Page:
In the meantime, there were several negative signs presenting obstacles to fully restored relations. Ahmadinejad visited Egypt at a time when Iran is backing the authoritarian Syrian regime that is violently crushing a popular revolution.
The regime led by Syrian President Bashar Al-Assad, the diplomat said, was not in line with the revolutionary spirit in Egypt or the region. “He reminds people of Mubarak’s regime, against which the revolution was launched. People will not be happy about establishing full relations with a regime that supports the Syrian regime,” he said.
The post-revolutionary rise of the Salafist current in Egypt has also increased antagonistic feelings towards Shiism and complicated calls for better relations with Iran. “If he improves relations with Iran, Morsi will open the door to internal opposition by the Salafist front, and he is reluctant to invite more opposition to his policies,” Salama said.
Ahmadinejad was also openly criticised during his visit to Al-Azhar Mosque and University in Cairo, Egypt’s seat of Sunni scholarship. Ahmadinejad was publicly scolded at a news conference held at Al-Azhar for interfering in the Arab countries, including Egypt and Bahrain, and of discriminating against Sunnis in Iran.
An Al-Azhar spokesman also talked during the press conference about what he called the “obstacles to unity” between the two countries, though Salama toned down the importance of this, saying it was a sign that Al-Azhar was trying to appease the Salafist current rather than taking a strong stand against Tehran.
Other small incidents showed that Ahmadinejad had not been entirely welcomed, especially on a popular level. At the beginning of his visit, he had to flee an ancient mosque in downtown Cairo after a Syrian protester took off his shoes and threw them at him, a sign of protest against Iranian support for the Syrian regime.
However, Egypt and Iran have repeatedly expressed a wish to boost relations since Morsi took power last June, with the president promising a foreign policy direction that would be more independent than Mubarak’s and would reassert Egypt’s historical leadership role.
Extending a hand to Iran could be seen as part of that new policy, and the first breakthrough came when Nabil Al-Arabi, the first post-revolution foreign minister, said Cairo was ready to “open a new page” with Iran.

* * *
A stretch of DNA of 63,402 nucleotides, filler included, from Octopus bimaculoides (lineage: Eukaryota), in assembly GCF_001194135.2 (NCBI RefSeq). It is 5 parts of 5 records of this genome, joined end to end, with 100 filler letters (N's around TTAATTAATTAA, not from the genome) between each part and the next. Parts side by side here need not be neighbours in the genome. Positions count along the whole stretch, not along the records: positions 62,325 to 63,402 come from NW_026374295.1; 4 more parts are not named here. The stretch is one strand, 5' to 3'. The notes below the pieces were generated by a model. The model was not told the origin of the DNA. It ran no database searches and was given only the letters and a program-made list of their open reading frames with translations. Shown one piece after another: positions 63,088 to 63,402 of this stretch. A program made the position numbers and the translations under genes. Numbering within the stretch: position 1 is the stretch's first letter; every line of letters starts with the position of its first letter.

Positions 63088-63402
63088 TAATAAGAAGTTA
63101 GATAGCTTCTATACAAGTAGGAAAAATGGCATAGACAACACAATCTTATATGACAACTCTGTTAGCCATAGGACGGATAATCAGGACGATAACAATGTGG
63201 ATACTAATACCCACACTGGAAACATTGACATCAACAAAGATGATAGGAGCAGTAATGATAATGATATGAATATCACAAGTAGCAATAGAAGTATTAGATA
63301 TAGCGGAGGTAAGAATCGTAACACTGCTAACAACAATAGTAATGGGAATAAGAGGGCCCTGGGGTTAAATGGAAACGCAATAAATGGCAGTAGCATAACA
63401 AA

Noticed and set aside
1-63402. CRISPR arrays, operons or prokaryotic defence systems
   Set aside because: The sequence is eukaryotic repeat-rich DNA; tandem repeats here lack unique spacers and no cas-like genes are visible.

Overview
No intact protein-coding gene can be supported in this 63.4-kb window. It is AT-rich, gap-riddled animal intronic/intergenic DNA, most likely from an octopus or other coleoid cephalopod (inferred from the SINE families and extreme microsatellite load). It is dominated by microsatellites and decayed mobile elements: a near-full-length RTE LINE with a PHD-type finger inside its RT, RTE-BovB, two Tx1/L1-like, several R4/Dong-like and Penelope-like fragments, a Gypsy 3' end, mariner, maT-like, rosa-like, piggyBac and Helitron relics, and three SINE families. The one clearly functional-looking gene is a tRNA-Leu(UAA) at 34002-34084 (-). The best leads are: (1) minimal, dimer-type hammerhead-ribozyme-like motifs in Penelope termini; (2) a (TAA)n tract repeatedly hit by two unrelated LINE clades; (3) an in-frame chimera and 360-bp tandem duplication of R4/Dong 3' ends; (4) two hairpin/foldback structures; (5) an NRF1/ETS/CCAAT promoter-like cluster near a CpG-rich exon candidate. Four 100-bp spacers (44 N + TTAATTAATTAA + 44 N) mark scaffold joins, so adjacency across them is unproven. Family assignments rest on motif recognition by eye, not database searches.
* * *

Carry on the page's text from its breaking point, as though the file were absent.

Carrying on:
The first major step towards repairing the relationship came in August last year, when Morsi visited Tehran during a meeting of the Non-Aligned Movement in what was seen as an effort towards easing Iran’s international isolation.
However, during the meeting Morsi embarrassed his hosts by delivering a stinging condemnation of Al-Assad’s policies in Syria. Morsi again met with Ahmadinejad during the Islamic Economic Summit in Mecca last year. There have been expectations that more steps would be taken towards restoring full relations, but nothing has happened since then.
Another attempt to develop closer ties with Iran came when the country was included in a regional effort with Turkey, Saudi Arabia and Egypt to solve the Syrian crisis. But this so-called “quartet initiative” proved short lived, as could have been expected since Turkey and Saudi Arabia both quit over tensions with Iran.
Cairo and Tehran severed relations after the 1979 Islamic Revolution in Iran and Egypt’s peace treaty with Israel in the same year. The relationship was further damaged when the then Egyptian president, Anwar Al-Sadat, granted asylum to the deposed Iranian shah, Mohamed-Reza Pahlavi, who was given a state funeral in Cairo in 1980.
When Sadat was assassinated the following year, Iran named a street after his killer, Khaled Islambouli.
Perhaps more time is needed to restore full diplomatic relations. However, the first step towards that end is to further develop economic and commercial ties, as well as tourism and air traffic between the two countries, from which both countries have much to gain.